Release Date: April 28, 2020
BUFFALO, N.Y. — Fifty years after the discovery of methadone, not much has changed in terms of how it’s prescribed to treat opioid use disorder. A new University at Buffalo study on how methadone is metabolized reveals how more individualized prescribing could better serve patients.
The paper, published April 17, reports on a study led by researchers at the Jacobs School of Medicine and Biomedical Sciences at UB that focused on genetic and non-genetic differences in how methadone is metabolized in specific patient populations.
“Methadone prescription has really not changed in the past 50 years since the medication was originally discovered,” said Andrew H. Talal, MD, professor of medicine in the Jacobs School, a physician with UBMD Internal Medicine and lead author of the study.
“The issue with methadone prescribing is that it is very difficult to accurately predict what the correct dose is, and the outcomes can be catastrophic,” said Talal. “If too much is given, it can be fatal, and too little can lead to withdrawal symptoms and potentially the need to use illicit drugs, such as heroin, to diminish the symptoms.”
He described the process of trying to determine the appropriate dose as “laborious and time-consuming.” Dosing usually begins with a low, standardized dose that is then titrated to increasingly higher doses as needed.
“This is a time-consuming and complex process from both the patient and provider standpoint,” he said.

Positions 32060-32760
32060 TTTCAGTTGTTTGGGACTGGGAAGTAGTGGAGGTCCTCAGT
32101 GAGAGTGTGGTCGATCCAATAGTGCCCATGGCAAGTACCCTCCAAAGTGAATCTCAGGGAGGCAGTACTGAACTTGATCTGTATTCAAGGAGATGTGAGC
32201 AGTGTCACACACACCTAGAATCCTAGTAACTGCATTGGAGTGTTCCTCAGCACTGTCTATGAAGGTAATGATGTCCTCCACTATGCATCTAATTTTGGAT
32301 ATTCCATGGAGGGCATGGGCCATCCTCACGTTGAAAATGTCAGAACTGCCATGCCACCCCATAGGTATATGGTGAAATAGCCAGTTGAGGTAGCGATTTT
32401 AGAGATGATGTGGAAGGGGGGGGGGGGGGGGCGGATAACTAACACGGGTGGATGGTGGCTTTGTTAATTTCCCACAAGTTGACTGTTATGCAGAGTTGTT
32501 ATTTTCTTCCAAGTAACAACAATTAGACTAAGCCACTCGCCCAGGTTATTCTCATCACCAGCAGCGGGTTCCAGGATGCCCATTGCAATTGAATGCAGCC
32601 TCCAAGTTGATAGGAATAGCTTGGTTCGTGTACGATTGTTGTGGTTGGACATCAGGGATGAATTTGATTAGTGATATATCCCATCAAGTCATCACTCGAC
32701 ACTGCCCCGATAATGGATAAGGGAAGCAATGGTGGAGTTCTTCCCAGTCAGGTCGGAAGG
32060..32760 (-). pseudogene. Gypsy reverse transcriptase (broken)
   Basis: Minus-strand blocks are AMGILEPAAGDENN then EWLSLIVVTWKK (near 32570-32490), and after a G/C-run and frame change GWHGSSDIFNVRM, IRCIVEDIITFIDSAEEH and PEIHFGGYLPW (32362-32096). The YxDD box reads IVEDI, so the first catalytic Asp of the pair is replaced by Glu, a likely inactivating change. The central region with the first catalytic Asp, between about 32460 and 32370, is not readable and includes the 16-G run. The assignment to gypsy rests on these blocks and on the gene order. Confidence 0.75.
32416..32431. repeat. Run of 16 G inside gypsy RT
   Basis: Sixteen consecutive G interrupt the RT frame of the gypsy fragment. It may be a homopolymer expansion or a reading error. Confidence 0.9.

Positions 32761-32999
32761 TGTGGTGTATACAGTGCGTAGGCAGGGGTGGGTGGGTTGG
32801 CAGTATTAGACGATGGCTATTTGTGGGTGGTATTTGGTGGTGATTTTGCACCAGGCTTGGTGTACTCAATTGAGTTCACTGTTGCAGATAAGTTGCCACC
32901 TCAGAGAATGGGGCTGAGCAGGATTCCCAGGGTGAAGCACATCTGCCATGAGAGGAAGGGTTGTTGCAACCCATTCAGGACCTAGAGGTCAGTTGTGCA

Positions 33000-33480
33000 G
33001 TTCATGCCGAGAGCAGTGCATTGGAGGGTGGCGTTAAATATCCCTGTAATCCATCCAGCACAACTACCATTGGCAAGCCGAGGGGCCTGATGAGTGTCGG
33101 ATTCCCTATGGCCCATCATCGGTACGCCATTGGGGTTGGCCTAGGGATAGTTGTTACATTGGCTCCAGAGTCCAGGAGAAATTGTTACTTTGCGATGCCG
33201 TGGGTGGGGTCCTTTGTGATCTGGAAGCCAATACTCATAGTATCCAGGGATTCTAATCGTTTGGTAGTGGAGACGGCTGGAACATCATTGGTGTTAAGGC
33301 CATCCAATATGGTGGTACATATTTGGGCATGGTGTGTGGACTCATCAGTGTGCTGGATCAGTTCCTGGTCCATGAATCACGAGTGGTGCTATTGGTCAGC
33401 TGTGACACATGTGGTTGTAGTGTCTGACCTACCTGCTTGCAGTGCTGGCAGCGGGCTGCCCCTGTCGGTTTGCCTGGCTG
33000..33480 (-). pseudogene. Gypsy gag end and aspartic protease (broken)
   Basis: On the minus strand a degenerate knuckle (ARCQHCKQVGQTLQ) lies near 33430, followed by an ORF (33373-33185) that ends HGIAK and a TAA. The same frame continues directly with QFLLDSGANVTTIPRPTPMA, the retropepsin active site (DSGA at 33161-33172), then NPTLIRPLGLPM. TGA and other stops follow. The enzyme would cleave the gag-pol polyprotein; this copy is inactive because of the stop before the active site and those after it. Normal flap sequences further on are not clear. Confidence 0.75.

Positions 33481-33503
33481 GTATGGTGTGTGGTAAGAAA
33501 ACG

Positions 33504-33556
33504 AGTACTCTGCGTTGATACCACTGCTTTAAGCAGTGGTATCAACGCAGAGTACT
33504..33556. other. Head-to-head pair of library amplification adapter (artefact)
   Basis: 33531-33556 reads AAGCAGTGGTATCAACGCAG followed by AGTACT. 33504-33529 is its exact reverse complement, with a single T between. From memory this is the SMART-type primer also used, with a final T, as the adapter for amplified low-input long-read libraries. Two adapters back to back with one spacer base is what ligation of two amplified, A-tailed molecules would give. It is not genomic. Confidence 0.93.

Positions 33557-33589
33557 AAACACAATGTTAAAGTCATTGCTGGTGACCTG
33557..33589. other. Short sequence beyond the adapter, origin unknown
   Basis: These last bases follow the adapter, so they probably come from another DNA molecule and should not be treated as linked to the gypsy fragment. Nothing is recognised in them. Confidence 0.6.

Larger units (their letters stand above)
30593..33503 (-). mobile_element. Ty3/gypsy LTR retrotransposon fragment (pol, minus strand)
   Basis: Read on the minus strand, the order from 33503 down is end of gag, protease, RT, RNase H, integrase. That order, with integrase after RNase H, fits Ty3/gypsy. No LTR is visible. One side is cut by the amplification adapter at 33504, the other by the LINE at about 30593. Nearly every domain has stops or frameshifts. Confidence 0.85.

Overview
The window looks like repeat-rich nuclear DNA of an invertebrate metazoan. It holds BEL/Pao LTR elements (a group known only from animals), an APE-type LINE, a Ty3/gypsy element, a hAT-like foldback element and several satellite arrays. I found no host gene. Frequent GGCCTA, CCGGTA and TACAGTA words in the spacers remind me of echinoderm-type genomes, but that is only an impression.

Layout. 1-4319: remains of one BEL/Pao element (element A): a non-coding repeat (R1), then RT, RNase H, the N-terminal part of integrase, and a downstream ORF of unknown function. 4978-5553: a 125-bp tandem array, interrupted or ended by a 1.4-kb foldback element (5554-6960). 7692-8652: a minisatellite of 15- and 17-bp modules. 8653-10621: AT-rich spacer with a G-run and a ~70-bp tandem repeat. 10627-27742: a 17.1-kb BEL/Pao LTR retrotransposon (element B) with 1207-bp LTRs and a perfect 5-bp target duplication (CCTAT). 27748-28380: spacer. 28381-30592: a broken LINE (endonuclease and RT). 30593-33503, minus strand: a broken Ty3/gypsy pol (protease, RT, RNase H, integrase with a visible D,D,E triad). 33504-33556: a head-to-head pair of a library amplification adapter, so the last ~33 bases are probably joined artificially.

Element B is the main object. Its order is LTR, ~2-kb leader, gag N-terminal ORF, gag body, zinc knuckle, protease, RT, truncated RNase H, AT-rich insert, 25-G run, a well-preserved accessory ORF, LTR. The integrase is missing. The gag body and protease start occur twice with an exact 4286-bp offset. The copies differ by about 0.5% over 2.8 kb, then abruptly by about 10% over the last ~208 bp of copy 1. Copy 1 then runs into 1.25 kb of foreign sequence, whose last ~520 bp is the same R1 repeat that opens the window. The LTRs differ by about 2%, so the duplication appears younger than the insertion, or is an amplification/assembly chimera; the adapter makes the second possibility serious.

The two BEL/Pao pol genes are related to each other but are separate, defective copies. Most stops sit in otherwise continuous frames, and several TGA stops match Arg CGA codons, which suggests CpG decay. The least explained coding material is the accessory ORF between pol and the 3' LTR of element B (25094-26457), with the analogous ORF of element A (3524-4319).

The study was conducted on 97 participants, the majority of which were either African American or Hispanic and more than half of whom were male.
The research was motivated by a desire to bring “personalized medicine” to methadone prescribing, meaning that a patient’s optimal dose will be determined according to characteristics specific to that patient.
“According to the study’s findings, gender, body mass index and ethnic background through encoding of different metabolizing enzymes can all affect how a patient metabolizes methadone,” explained Talal.
The study demonstrates that different ethnicities may encode different forms of the enzyme that metabolizes methadone so that some people metabolize it quickly while others are slow metabolizers, Talal said. Without measurement of these different enzyme forms, he explained, patients may be susceptible to over- or under-dosing and the symptoms and signs associated with each.
“In this study, we found that the individual genotype of the liver enzyme that is responsible for methadone metabolism can have a direct effect on whether a patient is a slow or rapid methadone metabolizer,” said Talal.
The next step is to do larger studies in more racially and ethnically diverse patient populations. Ultimately, the goal is to develop methadone-dosing algorithms that can be applied clinically.
“Our ultimate goal is to decrease the incidence of deaths due to opioid overdoses, improve symptom control, and increase patient satisfaction,” said Talal.
In addition to Talal, UB co-authors include Lindsay M. Chakan, PhD, and Arpan Dharia, MD, in the Department of Medicine; Marianthi Markatou, PhD, and Yuxin Ding of the Department of Biostatistics in the School of Public Health and Health Professions; and Gene D. Morse, PharmD, of UB’s New York State Center of Excellence in Bioinformatics and Life Sciences.
Other co-authors are Charles S. Venuto, PharmD of the University of Rochester; Even D. Kharasch, MD, PhD, of Duke University; Lawrence S. Brown, MD and Anthony McLeod, both of START Treatment and Recovery Centers.
The study was supported, in part, by an administrative supplement from the University of Rochester Center for AIDS Research and the Troup Fund of the Kaleida Health Foundation. Several National Institute of Health grants also supported the research as well as support from Echosens for donation of Fibroscan for measurement of hepatic fibrosis and steatosis.